By Jesse Bernstein, Senior Associate/Pennoyer Fellow
and Sara Faust, Program Associate/Legal Assistant
As religious minorities in the Middle East continue to face rising levels of violence, the U.S. should urgently undertake a series of reforms in its resettlement program to remove unnecessary processing delays which leave Iraqi Christians and members of other vulnerable groups who choose to flee stranded in difficult and sometimes dangerous situations. As Human Rights First outlined in a recent report Living in Limbo: Iraqi Refugees and U.S. Resettlement, religious minorities from Iraq are one of several groups who continue to face a heightened level of systematic violence and persecution despite a decrease in overall violence in Iraq.
Christians in Iraq remain at serious risk. In coordinated attacks in late December 2010, militants left bombs on the doorsteps of Iraqi Christian homes in different parts of Baghdad, killing an elderly couple and injuring at least thirteen people. This incident follows a wave of attacks directed at religious minorities in Iraq, including an attack on a Baghdad church in which approximately 50 individuals were killed, including priests and infants. The UN Refugee Agency – UNHCR – reported that its offices in neighboring Syria, Jordan and Lebanon are registering an increasing number of Iraqi Christians arriving for assistance and help.
The recent bombing of a Christian Coptic church in Alexandria, Egypt highlights the increased hostility and targeted violence of religious minorities in the region and an overall lack of protection for Christians who are targeted and/or forced to flee their homes in the face of mounting violence.
Despite the ongoing U.S. troop drawdown and the shift to a civilian-led operation in Iraq, many Iraqis, including religious and sexual minorities, Iraqis who are affiliated with the United States and women at risk of honor crimes, continue to face persecution and violence, circumstances that cause them to flee to different regions of Iraq or to seek refuge in countries such as Syria, Jordan, and Turkey. In 2010 alone, UNHCR registered just over 31,000 Iraqi refugees in the region. As of October 2010, a total of 195,428 Iraqi refugees are currently registered with UNHCR in the region, while an unknown number of additional refugees have not registered or let their registrations lapse. As documented through Human Rights First research in the region, lengthy delays in U.S. processing leave Iraqis slated for U.S. resettlement languishing for months – even years – in countries where they have limited opportunities to support their families and some – particularly those within Iraq – face life-threatening circumstances.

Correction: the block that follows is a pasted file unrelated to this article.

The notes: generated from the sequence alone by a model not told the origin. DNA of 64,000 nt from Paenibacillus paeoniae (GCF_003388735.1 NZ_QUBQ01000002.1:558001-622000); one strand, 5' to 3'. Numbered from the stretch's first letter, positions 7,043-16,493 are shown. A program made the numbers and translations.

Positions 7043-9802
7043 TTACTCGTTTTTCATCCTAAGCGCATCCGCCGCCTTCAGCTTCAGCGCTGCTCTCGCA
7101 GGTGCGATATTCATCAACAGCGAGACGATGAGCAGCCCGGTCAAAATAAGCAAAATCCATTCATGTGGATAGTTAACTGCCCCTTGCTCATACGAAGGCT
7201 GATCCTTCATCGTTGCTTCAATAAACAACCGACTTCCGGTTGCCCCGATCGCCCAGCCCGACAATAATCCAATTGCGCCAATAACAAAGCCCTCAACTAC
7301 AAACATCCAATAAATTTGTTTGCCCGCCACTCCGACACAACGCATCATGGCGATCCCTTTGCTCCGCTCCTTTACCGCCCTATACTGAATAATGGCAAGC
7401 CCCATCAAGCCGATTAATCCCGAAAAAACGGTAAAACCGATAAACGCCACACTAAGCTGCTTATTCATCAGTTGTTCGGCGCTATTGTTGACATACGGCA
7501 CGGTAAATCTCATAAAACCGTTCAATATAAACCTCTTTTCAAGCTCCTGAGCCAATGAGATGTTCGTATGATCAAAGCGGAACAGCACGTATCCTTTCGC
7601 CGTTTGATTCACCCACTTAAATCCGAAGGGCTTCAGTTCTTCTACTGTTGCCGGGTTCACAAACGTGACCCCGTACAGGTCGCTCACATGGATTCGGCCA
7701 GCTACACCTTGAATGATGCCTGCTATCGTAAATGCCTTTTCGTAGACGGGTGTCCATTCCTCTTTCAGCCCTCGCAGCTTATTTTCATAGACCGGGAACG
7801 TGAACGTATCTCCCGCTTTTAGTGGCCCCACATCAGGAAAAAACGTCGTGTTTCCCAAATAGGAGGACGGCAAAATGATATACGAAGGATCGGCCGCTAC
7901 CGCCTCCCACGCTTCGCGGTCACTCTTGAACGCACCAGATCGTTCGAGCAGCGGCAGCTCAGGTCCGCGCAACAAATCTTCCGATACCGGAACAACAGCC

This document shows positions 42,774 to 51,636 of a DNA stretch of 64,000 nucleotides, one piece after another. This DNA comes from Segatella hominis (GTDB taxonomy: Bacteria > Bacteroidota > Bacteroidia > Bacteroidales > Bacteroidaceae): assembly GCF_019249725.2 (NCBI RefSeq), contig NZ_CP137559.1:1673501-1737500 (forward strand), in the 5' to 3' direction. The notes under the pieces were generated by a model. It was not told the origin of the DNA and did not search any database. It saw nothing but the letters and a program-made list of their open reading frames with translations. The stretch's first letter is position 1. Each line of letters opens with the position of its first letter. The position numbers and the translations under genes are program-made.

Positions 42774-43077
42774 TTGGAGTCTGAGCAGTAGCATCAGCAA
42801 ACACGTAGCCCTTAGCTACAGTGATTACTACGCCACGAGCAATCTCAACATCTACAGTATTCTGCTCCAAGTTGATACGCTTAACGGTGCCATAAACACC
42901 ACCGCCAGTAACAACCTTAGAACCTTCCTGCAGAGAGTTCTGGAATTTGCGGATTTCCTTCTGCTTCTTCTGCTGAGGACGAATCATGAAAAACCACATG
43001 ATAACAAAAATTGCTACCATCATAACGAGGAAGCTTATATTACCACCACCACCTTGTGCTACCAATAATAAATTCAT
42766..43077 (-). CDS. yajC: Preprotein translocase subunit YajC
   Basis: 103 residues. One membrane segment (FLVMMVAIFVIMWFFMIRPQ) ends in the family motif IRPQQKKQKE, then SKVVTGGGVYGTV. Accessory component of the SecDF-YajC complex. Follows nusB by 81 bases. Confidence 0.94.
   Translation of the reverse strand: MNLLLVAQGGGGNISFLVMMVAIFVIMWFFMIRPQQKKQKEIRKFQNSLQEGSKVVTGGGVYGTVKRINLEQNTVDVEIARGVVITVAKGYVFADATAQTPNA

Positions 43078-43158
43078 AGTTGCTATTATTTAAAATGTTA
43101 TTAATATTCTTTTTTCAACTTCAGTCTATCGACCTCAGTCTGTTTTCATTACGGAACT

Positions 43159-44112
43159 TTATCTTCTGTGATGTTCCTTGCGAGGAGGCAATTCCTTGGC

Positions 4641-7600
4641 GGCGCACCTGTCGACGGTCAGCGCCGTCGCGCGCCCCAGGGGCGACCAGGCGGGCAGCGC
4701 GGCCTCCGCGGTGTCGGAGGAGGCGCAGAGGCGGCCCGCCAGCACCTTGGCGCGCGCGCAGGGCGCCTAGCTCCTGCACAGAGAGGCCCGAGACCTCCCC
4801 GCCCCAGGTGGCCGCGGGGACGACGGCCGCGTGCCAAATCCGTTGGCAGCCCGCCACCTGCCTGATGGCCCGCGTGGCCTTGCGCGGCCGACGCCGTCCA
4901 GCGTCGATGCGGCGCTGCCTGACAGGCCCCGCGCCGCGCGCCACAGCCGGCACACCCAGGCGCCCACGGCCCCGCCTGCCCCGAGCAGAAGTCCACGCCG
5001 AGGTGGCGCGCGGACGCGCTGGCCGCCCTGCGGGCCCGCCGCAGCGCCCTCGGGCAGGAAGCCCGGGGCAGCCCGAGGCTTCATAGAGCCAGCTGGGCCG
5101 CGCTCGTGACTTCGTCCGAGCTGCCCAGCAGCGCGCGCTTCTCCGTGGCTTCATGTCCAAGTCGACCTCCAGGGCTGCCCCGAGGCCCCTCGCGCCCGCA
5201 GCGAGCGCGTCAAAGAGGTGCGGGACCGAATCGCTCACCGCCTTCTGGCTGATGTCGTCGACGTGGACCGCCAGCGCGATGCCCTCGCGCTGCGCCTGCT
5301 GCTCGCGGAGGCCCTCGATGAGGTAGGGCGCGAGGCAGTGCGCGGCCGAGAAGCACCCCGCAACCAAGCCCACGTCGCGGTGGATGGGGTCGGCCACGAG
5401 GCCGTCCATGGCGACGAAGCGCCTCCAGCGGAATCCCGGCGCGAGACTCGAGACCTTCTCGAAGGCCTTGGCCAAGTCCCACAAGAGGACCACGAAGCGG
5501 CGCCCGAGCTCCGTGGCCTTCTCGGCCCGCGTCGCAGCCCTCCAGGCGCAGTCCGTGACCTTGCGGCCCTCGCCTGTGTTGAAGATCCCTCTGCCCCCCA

Human Rights First’s report, based on independent research and interviews with Iraqi refugees as well as government officials and UN staff, offers a series of recommendations to strengthen the U.S. resettlement program, including by ensuring timely and effective processing. Our primary recommendations to the U.S. Government include:
- Reduce unnecessary delays in the security clearance process. The National Security Council should, together with the Departments of State, Justice, Homeland Security and intelligence agencies, improve the inter-agency security clearance procedure to enable security checks for refugees and U.S.-affiliated Iraqis to be completed accurately and without unnecessary delays within a set time period;
- Develop and implement an emergency resettlement procedure for refugees facing imminent danger. The Department of State should continue to work with other relevant federal agencies to develop and implement a formal and transparent resettlement procedure for refugees who face emergency or urgent circumstances;
- Remove other impediments which continue to delay the applications of U.S.-affiliated Iraqis and Iraqi religious minorities. The Department of State, working with other agencies, should – in addition to addressing delays in security processing – continue to take other steps to eliminate case backlogs and address inefficiencies in the current Special Immigrant Visa (SIV) processing procedures;
- Provide information necessary for refugees to submit meaningful Requests for Reconsideration. The Department of Homeland Security’s U.S. Citizenship and Immigration Services should implement reforms to improve the fairness and effectiveness of the resettlement process, including by revising the current Notice of Ineligibility for Resettlement to provide case-specific factual and legal reasons for denial.
Through implementing these reforms, the Obama administration will ensure its resettlement program offers safe and secure passage for religious minorities and others who face persecution and are left with no choice but to flee their home countries.
To review Human Rights First’s full report, Living in Limbo: Iraqi Refugees and U.S. Resettlement, click here.
To review the report’s summary and key findings, click here.
To review a two page fact sheet, click here.
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